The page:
Visualization in Python

What’s one of the most important part of analyzing financial markets, or data science in general? There are several answers. If you don’t have any data to start with, there’s not really going to be more to analyze. Once you get the data, it needs to be cleaned, before the analysis etc. Once all the number crunching is done, visualization is key to explain the results. 


There are many commercial tools you can use for visualization. Excel is probably the most popular, as well as more specialized visualisation tools, like Tableau. If you’re using Python, there are many libraries to do data visualisations, which can range from simple line charts to much more complex ones, where you can control all sorts of properties. Here I’m going to go through a few of these visualization libraries. It’s not an exhaustive list, just a few that I’ve used (and some that I’d hope to use in future).


Matplotlib – is probably one of the most well known of Python’s visualization libraries, and is pretty comprehensive in terms of the types of chats available


Seaborn – is a wrapper on top of Matplotlib, which makes it a lot easier to use. It has many built in chart types that makes it quick to explore data in one line of code, such as violin plots.


Plotly – is a JavaScript based charting library (although we don’t need to know any JavaScript to use it), and we can generate nice interactive charts using it in HTML format, that can be shared. It’s probably one of my favourite chart libraries. It’s also available for many other languages other than Python, including R. It was largely developed by the firm Plotly, but is open source. Plotly Express is like the equivalent of Seaborn for Plotly.


Bokeh – is also another JavaScript based charting library. I tended to use this more in the past, but I’ve now largely switched to Plotly.


Chartpy – is my own visualization library. It doesn’t actually render the charts itself, but instead acts as unified wrapper for other underlying chart libraries like Plotly and Matplotlib. You just need to change one keyword to switch between them.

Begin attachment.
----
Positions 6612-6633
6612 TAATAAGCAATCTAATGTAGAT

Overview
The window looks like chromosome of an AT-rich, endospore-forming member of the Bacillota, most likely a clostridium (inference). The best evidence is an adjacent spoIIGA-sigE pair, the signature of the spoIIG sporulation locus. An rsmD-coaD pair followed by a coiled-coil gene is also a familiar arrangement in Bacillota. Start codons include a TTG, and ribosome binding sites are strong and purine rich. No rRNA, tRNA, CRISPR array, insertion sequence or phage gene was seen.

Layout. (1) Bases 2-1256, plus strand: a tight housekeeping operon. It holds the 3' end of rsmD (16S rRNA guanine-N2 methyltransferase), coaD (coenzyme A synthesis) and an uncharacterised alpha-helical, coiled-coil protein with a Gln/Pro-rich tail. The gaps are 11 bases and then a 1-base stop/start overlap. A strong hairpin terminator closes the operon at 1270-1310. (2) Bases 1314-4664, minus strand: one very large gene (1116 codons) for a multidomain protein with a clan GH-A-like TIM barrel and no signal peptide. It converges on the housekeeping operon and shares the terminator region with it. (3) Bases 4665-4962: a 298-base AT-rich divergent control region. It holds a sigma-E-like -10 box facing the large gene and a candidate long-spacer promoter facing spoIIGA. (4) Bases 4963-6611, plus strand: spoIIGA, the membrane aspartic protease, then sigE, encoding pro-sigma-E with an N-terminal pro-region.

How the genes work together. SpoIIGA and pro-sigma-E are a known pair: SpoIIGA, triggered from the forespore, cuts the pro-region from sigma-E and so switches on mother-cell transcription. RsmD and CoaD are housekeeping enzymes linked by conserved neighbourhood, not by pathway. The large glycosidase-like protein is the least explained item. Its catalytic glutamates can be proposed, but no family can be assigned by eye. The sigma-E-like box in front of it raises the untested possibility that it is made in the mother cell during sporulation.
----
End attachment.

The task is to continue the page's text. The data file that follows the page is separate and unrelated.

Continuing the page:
bqplot – is a charting library open sourced by Bloomberg designed for Jupyter notebooks, which can be coded using a Matplotlib style API or its own API (which I think is easier to use)


VisPy – is a newer visualisation library which is GPU accelerated, so is suited to much more complicated graphics and very large datasets, which would be difficult to plot using tools like Matplotlib.


Dash – allows you to create web based dashboards in Python, without the need to use lots of JavaScript (some examples here). You can use it to display Plotly based charts. I’ve used it extensively and really like it. Whilst it is an open source library, there is a commercial version Dash Enterprise which makes it easier to host Dash websites and also design them (although it should be noted, it’s perfectly possible to host Dash websites, in the open source, just takes a bit more work – see my tcapy library for an example).


H2O Wave – is a newer web based dashboard Python tool, which like Dash doesn’t need for you to have JavaScript skills. It works with many different visualization libraries including Plotly and Matplotlib.


Whilst I’m sure that some of the these visualization libraries are very well known, such as Matplotlib or Plotly, quite a few of them are perhaps less well known such as VisPy. If there are any visualization libraries that you use and I haven’t included please do drop me a message! There are quite a few which I haven’t included here such as Altair.